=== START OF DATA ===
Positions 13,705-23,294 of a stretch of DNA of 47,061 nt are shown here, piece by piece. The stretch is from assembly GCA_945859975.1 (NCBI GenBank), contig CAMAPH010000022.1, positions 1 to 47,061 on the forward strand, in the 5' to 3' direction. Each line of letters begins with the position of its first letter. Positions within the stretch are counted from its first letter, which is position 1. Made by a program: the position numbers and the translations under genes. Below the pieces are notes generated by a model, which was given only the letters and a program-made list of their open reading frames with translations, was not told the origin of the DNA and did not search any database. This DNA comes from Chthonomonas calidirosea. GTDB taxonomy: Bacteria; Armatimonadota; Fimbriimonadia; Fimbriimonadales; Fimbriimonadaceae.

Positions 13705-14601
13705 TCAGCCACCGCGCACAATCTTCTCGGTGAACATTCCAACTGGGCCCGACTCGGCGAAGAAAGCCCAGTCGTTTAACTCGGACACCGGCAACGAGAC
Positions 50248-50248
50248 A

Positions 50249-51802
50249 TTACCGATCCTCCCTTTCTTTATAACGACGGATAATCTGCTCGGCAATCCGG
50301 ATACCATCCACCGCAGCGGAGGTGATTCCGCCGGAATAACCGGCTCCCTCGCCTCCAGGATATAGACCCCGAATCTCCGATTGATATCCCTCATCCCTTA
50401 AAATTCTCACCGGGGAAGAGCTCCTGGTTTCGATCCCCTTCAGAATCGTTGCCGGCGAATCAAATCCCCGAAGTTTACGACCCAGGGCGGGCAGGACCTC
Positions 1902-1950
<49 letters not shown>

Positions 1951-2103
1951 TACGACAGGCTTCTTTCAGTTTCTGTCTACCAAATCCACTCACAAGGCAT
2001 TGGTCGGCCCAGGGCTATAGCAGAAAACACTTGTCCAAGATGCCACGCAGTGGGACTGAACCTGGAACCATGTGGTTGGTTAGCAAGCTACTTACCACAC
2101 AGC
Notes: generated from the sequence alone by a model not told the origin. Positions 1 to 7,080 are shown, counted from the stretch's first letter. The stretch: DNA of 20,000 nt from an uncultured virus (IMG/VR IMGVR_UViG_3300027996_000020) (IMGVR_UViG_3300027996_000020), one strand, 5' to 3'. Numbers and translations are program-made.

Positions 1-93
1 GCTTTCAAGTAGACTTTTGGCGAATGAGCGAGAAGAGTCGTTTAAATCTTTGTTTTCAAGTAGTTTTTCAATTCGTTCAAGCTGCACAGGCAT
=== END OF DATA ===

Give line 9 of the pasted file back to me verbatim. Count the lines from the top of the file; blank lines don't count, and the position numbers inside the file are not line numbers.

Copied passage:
50401 AAATTCTCACCGGGGAAGAGCTCCTGGTTTCGATCCCCTTCAGAATCGTTGCCGGCGAATCAAATCCCCGAAGTTTACGACCCAGGGCGGGCAGGACCTC